Wednesday, August 28, 2013

Grid of Photos ... hanging and now in search of a title

(Above:  The Grid of Photos, a "working title".  6' x 15 1/2'.  Assorted, anonymous snapshots fused to fabric and stitched into a giant grid using tear-away material ... suspended on dowels from five wooden brackets.  Click on any image in this blog post for an enlargement.)

The idea for this large piece has been rolling around in my head for over a year.  Experimentation began in early May and I wrote about it HERE.  That experiment went well.  So, I started working on the piece shortly thereafter.  My June10th blog post follows the work while in progress.  Actually, by this date the work was finished.  Only the "hanging" remained.  I had several plans for suspending it in front of the wall, but a trip to the local hardware store cemented my decision to use wooden brackets and dowels.    

 (Above:  The grid of photos and tools in front of the wall ... ready to hang!)

I had to wait until there were no other exhibitions scheduled for the atrium at Gallery 80808, the public/rented art space outside my studio door.  Summers are hot and slow in Columbia, South Carolina ... and thus "the dog days of August" became a perfect time to install the piece ... after returning from Birmingham, UK's Festival of Quilts.  I would have done this the weekend before last ... but our beloved cat Shadow's trip to the emergency clinic and ensuing death delayed my plans.

 (Above:  Perle cotton dyed with watery black silk paints.)

I did, however, manage to dye some strong perle cotton thread with black silk paints to roughly match the slate gray cotton thread used to stitch the grid.  I dyed the thread in my typical, sloppy fashion.  The result is perfect, almost variegated ... a little distressed, time worn, and able to blend into both the wall and the grid of photos.  I actually used very little of it for the installation.  The rest is now being "over-stitched" into one of my antique crazy quilt sections.  It is perfect.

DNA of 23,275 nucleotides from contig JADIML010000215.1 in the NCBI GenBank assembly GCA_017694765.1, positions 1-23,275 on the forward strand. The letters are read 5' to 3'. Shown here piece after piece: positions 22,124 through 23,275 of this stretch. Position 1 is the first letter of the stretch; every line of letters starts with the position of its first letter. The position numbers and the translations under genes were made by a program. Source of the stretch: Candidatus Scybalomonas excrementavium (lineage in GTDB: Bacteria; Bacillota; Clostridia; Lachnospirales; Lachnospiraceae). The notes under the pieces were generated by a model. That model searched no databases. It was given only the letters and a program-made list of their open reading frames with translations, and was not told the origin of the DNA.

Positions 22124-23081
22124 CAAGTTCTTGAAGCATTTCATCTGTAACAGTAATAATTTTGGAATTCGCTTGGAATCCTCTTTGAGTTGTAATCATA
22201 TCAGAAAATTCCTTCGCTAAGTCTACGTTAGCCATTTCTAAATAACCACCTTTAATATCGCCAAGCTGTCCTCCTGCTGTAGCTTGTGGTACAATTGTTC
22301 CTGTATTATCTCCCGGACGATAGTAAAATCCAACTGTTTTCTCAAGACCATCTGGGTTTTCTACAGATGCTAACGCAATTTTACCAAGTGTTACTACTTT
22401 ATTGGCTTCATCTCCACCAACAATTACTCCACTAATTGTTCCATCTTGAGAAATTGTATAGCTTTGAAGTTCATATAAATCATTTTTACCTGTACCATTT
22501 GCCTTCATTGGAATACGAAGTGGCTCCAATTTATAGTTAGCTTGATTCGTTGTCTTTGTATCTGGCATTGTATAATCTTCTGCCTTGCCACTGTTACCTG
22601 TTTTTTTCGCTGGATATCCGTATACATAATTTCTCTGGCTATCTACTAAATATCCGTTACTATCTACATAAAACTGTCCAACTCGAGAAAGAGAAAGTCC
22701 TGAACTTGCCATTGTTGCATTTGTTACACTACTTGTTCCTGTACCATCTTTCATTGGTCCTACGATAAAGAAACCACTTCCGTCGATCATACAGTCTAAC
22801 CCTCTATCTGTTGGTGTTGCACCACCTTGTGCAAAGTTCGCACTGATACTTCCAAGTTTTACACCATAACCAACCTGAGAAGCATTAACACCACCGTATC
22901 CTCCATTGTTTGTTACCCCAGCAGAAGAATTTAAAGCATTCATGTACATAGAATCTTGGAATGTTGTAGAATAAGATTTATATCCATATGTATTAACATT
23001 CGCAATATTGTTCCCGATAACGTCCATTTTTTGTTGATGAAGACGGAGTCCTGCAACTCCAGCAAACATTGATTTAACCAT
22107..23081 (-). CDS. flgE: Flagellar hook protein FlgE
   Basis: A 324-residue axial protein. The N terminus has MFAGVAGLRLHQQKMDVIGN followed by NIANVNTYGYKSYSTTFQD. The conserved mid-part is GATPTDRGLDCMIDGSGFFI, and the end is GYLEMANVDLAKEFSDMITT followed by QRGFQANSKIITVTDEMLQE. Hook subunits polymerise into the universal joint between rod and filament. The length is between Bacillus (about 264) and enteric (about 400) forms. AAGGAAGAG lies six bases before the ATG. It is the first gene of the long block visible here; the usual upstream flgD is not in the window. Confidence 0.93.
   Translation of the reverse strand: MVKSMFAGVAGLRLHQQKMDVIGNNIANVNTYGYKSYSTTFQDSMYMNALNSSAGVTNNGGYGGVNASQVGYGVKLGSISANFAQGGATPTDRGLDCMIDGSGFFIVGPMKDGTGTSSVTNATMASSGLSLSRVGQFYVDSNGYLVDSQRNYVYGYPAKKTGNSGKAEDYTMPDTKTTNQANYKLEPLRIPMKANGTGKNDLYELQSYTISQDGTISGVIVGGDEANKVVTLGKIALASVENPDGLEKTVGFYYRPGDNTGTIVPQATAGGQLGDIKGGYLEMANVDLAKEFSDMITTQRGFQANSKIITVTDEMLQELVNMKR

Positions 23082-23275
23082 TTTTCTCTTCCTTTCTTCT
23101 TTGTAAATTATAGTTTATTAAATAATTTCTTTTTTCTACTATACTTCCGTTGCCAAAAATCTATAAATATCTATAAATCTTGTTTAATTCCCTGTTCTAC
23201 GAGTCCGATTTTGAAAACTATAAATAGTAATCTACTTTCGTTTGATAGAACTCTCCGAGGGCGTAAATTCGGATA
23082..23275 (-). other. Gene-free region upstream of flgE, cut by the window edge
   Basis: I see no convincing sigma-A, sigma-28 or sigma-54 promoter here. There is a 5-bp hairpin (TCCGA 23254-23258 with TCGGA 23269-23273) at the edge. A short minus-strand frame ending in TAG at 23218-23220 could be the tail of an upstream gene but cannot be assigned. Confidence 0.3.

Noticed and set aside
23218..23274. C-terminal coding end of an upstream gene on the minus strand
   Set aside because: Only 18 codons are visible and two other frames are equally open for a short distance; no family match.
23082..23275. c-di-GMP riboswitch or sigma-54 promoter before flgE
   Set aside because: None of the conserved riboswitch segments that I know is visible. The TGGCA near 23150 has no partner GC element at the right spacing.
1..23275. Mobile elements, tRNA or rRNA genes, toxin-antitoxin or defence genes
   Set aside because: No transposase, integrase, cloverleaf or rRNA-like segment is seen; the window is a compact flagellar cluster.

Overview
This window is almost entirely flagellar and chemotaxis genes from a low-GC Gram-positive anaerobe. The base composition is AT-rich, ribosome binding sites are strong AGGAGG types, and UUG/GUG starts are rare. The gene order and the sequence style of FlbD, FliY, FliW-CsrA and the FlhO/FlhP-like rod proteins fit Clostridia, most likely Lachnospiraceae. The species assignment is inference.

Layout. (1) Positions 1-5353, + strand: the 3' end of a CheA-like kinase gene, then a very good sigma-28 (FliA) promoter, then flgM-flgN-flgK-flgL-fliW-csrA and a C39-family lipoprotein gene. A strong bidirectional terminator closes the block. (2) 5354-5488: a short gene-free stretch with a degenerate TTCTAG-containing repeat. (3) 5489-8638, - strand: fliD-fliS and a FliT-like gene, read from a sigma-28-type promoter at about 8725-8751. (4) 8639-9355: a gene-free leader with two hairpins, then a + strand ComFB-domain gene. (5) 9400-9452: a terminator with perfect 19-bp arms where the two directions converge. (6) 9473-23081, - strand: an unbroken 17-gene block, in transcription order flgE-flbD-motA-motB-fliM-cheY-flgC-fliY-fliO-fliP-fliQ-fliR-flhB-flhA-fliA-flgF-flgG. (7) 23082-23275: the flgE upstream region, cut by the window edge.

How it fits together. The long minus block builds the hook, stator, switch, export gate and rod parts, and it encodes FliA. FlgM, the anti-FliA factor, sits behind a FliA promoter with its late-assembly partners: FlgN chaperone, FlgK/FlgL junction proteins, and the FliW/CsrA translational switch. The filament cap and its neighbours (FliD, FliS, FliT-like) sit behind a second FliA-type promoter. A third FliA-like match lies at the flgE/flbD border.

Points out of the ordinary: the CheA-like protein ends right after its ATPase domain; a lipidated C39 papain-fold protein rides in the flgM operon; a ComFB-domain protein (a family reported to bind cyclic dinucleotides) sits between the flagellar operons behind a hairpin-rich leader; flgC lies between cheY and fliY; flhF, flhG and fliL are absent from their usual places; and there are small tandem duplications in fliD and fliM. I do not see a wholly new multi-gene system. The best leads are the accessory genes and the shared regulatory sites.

First, I mounted the center bracket.  My dowels were cut to 46".  I inserted a dowel halfway into the hole drilled into the bracket.  Then I mounted the next bracket ... just so that the other end of the dowel fit halfway into it.  Basically, the ends of the dowel "share" half the interior space of the holes drilled into the brackets.  I hope that makes sense.  The dowels are flexible enough to be gently bent out of the brackets. Once they were all up, I took the dowels out and went down on the floor ... placing the dowels in a row at the top of the grid of photos.  Using my dyed perle cotton, I stitched long loops at the corner of a few photos (only about ten photos total).  I inserted one of the dowels through the coordinating section of loops.  Unbelievably, I didn't require any help in getting the first dowel back up and into the brackets.  This grid is really, really strong.  While the grid was sort of semi-hanging from one section, I inserted the next dowel through some of the loops and put the dowel into place ... continuing until the whole thing was up.  Of course, it looked lousy but it was UP! 

(Above:  Grid of photos suspended in front of the wall.  View from a side angle.)

Standing on a six-foot ladder and using my dyed perle cotton, I created a stitched loop to the corners of approximately every other photo.  I adjusted the threads on the photos initially used to hang the work.  It took much less time than I anticipated ... and fewer "loops".  Originally, I thought I'd need every corner of every photo to be attached ... but this wasn't the case.    

(Above:  Grid of photos casting a shadow onto the wall.)

I know that I could have easily stapled the grid to a wall or used decorative nails, but I wanted the piece to be suspended.  There's a physical difference between "on the wall" and "in front of the wall". Conceptually, this is an important part of the work.  For me, the grid of photos is like a semi-transparent curtain, something between the present and the past ... and it casts a shadow which is indicative of the fading memories that these images represent.  I don't know who any of the people are.  The memory of these once special occasions is all but gone ... like our ever fading memories ... like time slipping into oblivion.

(Above:  The grid of photos, detail.)

All during this time I tried to settle on an appropriate title.  I've called this piece "The Grid of Photos" from the beginning but never as an official title, just a working definition.  Now I'm stuck.  I've considered:

Fading Memories
Snapshots from the Past
In the Blink of the Eye
Once Special Moments
Slipping into Oblivion
As We Once Were

I'm more than happy to hear other ideas, other suggestions, other possible titles.  I think I'm too close to my own concepts and thoughts right now.  I don't really want to put a negative spin on the piece or even a title too suggestive of the bittersweet nature of memory slipping away ... but that's where my mind goes.  Suggestion?  PLEASE!